Hydraulic fan drives continue to exhibit expanded application in off-highway equipment. A key to the success of hydraulic fan drives is that fan speed can be controlled simply by regulating the hydraulic pressure of the motor that drives the fan. Controlling fan speed allows precise cooling to keep a diesel engine operating near its optimum temperature for high fuel economy and low emissions.
Variable-speed hydraulic fan drives not only operate the diesel engine at an efficient temperature — which is essential for machine builders working toward Tier IV compliance — but offer other advantages. For example, not driving the fan from the engine allows placing the radiator assembly in a location where it can draw in cool, clean air. Furthermore, if the radiator should become clogged with dirt, the hydraulic motor can be reversed to blow debris out of the radiator.
The main components of a hydraulic fan drive include a variety of sensors, an electronic control, hydraulic pump, pressure-control valve, and, of course, the hydraulic motor. For cooling systems with a maximum power rating below 50 hp, gear motors are usually specified because they are compact and light weight; can easily provide the rotational power to drive the fan through a wide range of speeds; and are relatively inexpensive. (Piston pumps usually get the nod for systems requiring higher power because their higher efficiency can quickly pay for their higher price tag.)
Answering the call
In response to the growth of gear motors used in fan drives, Sauer-Danfoss, Ames, Iowa, offers its D series cast iron gear motor with an integrated valve to match fan speed to cooling demand. It also features reversible rotation for radiator cleaning.
According to Misty Metschke, Gear Products Project Manager for Sauer-Danfoss, “Global emissions standards require cooling systems to become more advanced. Vehicle systems will reject more heat, requiring fans to run longer and more often. Our goal is to [provide] solutions that maximize machine performance without sacrificing compactness, durability, and total installed cost.”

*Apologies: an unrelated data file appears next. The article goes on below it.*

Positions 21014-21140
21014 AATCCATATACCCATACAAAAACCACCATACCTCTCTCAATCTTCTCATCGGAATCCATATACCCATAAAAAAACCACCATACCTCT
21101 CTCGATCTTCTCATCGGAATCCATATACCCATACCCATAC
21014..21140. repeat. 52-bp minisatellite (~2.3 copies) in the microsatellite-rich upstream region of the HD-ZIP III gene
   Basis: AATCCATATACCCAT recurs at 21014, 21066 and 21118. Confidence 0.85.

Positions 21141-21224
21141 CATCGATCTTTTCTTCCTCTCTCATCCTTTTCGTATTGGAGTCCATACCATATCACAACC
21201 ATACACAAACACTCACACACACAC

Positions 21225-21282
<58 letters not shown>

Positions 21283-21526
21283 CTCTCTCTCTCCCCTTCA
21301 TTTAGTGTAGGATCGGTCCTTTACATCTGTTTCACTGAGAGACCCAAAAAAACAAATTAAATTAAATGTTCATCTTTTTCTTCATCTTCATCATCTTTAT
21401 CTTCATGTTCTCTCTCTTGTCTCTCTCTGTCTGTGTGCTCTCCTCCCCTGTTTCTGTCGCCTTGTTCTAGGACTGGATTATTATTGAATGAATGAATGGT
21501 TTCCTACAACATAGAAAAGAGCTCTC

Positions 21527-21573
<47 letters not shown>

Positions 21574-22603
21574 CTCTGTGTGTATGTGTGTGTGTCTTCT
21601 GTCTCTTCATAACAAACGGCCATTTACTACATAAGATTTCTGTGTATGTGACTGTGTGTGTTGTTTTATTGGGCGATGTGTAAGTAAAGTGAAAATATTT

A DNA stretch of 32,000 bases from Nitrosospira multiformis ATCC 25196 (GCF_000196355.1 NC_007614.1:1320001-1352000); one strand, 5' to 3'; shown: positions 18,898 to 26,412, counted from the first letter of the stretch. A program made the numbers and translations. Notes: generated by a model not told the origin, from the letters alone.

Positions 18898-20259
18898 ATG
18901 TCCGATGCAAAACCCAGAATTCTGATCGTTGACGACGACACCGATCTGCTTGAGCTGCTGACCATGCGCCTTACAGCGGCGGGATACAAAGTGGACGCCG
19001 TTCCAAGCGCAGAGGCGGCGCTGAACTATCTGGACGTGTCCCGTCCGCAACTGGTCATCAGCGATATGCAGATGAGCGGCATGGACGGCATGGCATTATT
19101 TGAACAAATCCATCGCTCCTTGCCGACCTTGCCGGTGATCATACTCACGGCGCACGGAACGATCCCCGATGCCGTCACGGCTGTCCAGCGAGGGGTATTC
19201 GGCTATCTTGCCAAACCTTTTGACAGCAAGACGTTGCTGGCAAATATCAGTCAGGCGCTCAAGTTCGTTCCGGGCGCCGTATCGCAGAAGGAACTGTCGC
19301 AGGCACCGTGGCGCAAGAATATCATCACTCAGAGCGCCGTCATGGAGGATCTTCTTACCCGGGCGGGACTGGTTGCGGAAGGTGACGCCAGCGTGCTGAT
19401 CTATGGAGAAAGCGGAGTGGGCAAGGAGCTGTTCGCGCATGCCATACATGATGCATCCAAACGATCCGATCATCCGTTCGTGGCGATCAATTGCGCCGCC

The D series motor offers the pressure, temperature, and radial load capabilities of a piston motor with the compact size, contamination resistance and cost advantages of a gear motor. The cast iron construction exceeds capabilities of traditional aluminum motors in applications requiring higher pressures, temperatures, and duty cycles.
Metschke says the D series is the only cast iron fan drive motor on the market with an integrated reversing feature. “With the new reversing feature,” Metschke says, “we built upon the high-efficiency design of the D series motor and will continue to focus on increased performance, durability, and installation flexibility.”
The reversing function integrates a solenoid operated directional control valve to reverse fan rotation and a proportional relief valve to regulate fan speed. These valves come in two flow ranges. Dual shock/anti-cavitation valves limit pressure spikes during sudden reversals and allow flow to bypass the motor as the fan decelerates. The motor comes in displacements from 14 to 45 cc and features pressure balanced thrust plates to maintain efficiency up to rated pressure (276 bar) and temperature (110 °C).
Heavy-duty bearings provide high load capacity and eliminate the need for an external bearing. Compact design makes the D series motor 20% smaller than a conventional motor. The shorter length and consequent high power density ease installation in tight spaces. “It’s the most power-dense fan drive motor on the market today,” Metschke says. The integrated valve design eliminates the need for extra hoses, fittings, and assembly labor.
The D series motor is fully compatible with the PLUS+1 system, ensuring seamless integration with microcontrollers and other Sauer Danfoss products, including sensors, joysticks, and graphical display terminals.